good time to go to the gate. Passing quickly through the x-rays, I was soon at Gate 33, and to my surprise a television camera crew was there to greet me. Having only had 3 hours sleep, I was in no mood to be filmed.
Soon boarding commenced, and I made my way past another camera crew (onboard this time) to seat 9F, a window seat. The flight was absolutely jam-packed,
with all 105 economy seats and 7 of the 8 business class seats taken. Many staff closely involved with the 732 over the years were onboard as well. After boarding was finished, the captain gave a PA address briefly outlining the reason for it being such a special flight.
As we pushed back and commenced taxi, the fire engines gave the traditional water arch salute. We
swung onto the runway and immediately commenced takeoff. The 'pocket rocket' hurled itself into the air and began a quick climb towards flight level 330,
which was to be our cruise altitude. Weather was heavy clouds with rain.
Soon the captain addressed us again, saying that the flight time was scheduled to be 1 hour and 5 minutes, and introduced us to some of the passengers. There was NAC's original test/training pilot, the pilot who
delivered the first 732 (ZK-NAC) from Seattle, two of the flight attendants who worked the maiden 732 flight, amongst others. They were all wearing NAC uniforms from their time at the airline, and the flight attendants still looked absolutely radiant. The crew working the flight were all the most senior, and were wearing Air NZ uniforms from the 70s, 80s, and early 90s. In fact, the captain told us that over 800 years of aviation experience was on board!
Brunch was a croissant stuffed with camembert, ham, and grapes, which was fresh, delicious, and nicely presented, accompanied by coffee and tea.
Around 50 minutes into the flight, the clouds cleared and the Southern Alps (the highest mountain range in NZ) came into view - a breathtaking sight. 15 minutes more and the long flat city of Christchurch appeared.
As preparations for descent into CHC began, I saw the obligatory firetrucks trundle along the runway, ready for the water salute. A series of SHARP banks as we manuevered into position for finals (showing off for the waiting press, no doubt!) and with a whirr of the flaps and 'clunk' of the landing gear everything was ready.
The captain had previously announced he would do his best to 'grease' the landing, and he didn't disappoint. Brakes on quickly, and we taxiied off the runway and paused on the taxiway, and the firetrucks gave us a VERY enthusiastic water salute.
The pause took 10 minutes, for filming/photography purposes.
We then finally docked at the gate, and, after another pause for photo opportunities, the captain announced that we would be disembarking via stairs as another salute to history.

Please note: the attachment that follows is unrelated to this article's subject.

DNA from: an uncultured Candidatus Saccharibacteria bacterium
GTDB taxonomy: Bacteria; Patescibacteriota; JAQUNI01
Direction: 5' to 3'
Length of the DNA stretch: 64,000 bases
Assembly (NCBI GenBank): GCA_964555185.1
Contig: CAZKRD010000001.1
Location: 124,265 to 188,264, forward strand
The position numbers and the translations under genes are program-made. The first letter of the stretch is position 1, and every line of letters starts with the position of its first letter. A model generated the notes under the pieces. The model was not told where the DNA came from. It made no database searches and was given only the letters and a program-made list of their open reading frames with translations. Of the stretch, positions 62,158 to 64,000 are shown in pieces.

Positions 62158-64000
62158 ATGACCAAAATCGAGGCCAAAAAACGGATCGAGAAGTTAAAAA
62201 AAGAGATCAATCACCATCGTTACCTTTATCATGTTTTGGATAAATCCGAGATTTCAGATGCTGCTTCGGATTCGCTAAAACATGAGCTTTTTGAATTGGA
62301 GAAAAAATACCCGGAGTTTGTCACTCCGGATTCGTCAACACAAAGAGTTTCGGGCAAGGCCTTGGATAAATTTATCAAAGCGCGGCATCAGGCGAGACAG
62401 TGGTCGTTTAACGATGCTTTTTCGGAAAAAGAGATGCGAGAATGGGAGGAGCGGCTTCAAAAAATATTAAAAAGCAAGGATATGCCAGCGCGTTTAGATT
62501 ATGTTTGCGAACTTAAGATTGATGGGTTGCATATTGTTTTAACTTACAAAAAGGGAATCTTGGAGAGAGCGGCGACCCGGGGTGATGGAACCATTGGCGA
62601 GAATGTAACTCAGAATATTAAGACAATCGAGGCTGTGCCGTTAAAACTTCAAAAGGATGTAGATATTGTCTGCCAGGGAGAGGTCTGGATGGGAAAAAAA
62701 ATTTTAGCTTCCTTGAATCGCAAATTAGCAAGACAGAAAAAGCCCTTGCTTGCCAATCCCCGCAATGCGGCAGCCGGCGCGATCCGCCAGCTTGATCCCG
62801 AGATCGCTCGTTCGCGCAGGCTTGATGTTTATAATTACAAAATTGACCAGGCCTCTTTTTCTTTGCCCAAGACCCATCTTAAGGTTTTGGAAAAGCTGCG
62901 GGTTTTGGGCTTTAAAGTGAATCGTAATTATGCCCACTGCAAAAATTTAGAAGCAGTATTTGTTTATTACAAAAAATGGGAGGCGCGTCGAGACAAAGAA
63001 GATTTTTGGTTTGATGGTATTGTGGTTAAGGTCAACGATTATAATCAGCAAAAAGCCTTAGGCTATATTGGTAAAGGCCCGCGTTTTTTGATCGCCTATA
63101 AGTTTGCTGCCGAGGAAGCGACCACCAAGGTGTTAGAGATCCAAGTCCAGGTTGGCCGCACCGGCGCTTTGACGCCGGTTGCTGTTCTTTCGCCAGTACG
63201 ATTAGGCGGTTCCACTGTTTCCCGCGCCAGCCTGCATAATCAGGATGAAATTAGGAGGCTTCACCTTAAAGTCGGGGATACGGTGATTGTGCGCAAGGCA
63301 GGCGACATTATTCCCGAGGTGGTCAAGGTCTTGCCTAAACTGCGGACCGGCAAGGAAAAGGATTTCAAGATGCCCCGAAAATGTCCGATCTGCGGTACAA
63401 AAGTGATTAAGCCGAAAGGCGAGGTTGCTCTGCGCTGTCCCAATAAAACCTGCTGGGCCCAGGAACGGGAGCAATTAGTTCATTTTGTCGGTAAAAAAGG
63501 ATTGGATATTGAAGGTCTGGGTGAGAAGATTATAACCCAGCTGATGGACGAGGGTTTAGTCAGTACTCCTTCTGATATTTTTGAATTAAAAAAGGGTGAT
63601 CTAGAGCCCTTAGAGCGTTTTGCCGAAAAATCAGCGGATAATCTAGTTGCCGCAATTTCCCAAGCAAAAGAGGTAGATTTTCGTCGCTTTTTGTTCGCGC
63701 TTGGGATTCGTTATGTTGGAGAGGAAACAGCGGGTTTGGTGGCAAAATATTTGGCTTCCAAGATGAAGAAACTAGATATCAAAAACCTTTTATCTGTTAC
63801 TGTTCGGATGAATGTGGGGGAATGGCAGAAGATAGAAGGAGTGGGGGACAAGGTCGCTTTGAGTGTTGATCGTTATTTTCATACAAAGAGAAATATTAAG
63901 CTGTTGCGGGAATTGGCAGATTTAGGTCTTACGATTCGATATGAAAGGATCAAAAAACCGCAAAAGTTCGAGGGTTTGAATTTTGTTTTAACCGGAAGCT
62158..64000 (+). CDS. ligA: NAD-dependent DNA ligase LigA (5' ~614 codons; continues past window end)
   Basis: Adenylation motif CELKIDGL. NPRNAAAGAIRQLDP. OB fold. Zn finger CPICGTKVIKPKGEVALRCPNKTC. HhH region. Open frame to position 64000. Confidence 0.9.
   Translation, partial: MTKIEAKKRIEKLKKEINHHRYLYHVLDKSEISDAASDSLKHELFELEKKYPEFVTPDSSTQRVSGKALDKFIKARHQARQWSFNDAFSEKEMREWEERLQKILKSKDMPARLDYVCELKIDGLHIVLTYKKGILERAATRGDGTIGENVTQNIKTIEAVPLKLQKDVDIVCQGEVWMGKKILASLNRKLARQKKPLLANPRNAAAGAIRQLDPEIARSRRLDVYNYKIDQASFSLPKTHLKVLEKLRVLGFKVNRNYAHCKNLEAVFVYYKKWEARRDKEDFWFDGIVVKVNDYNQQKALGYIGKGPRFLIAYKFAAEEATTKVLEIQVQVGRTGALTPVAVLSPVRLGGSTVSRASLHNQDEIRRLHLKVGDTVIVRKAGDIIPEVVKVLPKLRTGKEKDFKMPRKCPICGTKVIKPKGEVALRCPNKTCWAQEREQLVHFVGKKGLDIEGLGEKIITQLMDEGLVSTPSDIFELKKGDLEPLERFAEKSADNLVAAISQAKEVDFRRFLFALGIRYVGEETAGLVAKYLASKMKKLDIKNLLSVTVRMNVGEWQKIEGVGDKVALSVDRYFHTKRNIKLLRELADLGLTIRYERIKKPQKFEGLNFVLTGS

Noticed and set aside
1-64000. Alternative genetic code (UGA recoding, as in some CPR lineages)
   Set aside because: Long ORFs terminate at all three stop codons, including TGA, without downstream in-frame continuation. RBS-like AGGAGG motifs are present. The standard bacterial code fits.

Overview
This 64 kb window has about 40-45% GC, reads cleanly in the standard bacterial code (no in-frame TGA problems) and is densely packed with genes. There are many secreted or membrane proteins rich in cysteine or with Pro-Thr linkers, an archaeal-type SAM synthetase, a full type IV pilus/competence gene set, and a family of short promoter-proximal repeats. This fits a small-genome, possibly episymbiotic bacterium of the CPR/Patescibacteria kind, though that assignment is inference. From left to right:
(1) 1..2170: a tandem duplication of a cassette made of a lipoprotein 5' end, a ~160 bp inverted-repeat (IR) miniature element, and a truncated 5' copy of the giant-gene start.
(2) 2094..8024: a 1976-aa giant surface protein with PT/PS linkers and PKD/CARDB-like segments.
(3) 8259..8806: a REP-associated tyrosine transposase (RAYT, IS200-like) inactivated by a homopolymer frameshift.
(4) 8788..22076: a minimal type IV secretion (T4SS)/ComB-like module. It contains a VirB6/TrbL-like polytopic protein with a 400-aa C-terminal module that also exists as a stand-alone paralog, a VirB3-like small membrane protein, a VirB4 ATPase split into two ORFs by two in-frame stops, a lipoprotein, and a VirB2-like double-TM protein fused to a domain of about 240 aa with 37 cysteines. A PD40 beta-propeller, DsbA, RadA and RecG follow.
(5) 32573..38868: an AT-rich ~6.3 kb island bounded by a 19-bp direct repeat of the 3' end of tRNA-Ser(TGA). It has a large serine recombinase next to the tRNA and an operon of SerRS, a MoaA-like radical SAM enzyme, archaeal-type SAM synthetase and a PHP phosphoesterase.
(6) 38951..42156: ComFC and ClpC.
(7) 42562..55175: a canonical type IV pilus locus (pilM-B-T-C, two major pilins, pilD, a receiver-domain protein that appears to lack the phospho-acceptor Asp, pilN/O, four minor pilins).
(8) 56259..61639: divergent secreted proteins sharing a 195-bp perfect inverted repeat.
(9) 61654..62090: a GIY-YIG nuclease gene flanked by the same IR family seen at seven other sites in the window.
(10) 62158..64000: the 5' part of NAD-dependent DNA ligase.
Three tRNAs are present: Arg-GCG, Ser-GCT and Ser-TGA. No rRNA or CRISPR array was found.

After shaking the hands of the NAC flight attendants and giving -NAB a final pat on the nose, I made my way into the spacious and airy Christchurch terminal, and out to the taxis.
Flight NZ509 lasted 1 hour 30 minutes, took off weighing 47970kg, used 3370kg of fuel during the flight, and had a load factor of 99.1%. ZK-NAB ended her distinguished career with a faultless flight, and was graced with great on-board service on her retirement trip.
Hope you enjoyed this trip report with a difference. Comments are welcome
BA747-436 From United Kingdom, joined Jan 2001, 1259 posts, RR: 11
Reply 1, posted (13 years 1 month 3 days 13 hours ago) and read 7285 times:
Fantastic report. Very detailed and a pleasure to read.
I love to read about sending offs for aircraft on a last revenue flight. It must have been nice to be one of the passengers that experianced all that ANZ out into this final flight. It looks a lot of fun
Thansk for writting the report. I hope to fly the 732 again soon to. Although there are fewer numbers of this aircraft about now so it may be difficult.
I LOVE EWR From United States of America, joined Jan 2002, 852 posts, RR: 7
Reply 3, posted (13 years 1 month 3 days 12 hours ago) and read 7271 times:
What a fitting tribute to the end of a great career. When a plane is retired you have to think about the great memories passengers have had on that particular plane. Excellent Report. Thank you for it!!
Quoting TG992 (Thread starter): The furore culminated in Lord Brown, Minister of State on the Board of Trade, flying out to New Zealand to make a final plea and offer a last minute discount on the BAC 1-11.
Don't you just love government interference? I am glad ANZ went with the pocket rocket. It is a timeless design that has weathered through many storms.
Quoting TG992 (Thread starter): I felt like a breath of fresh air, so stepped out to the outdoor observation deck,
Lovely... These places are becoming extremely rare. I wonder why don't changi open up one of their rooftops and turn it into an obs deck? Not only we do not have an obs deck, our viewing galleries are also becoming increasingly cluttered and obscured.
Ahhhh.... I can imagine all the feeling of nostalgia welling up within you.
Welcome to my starry one world alliance, a team in the sky!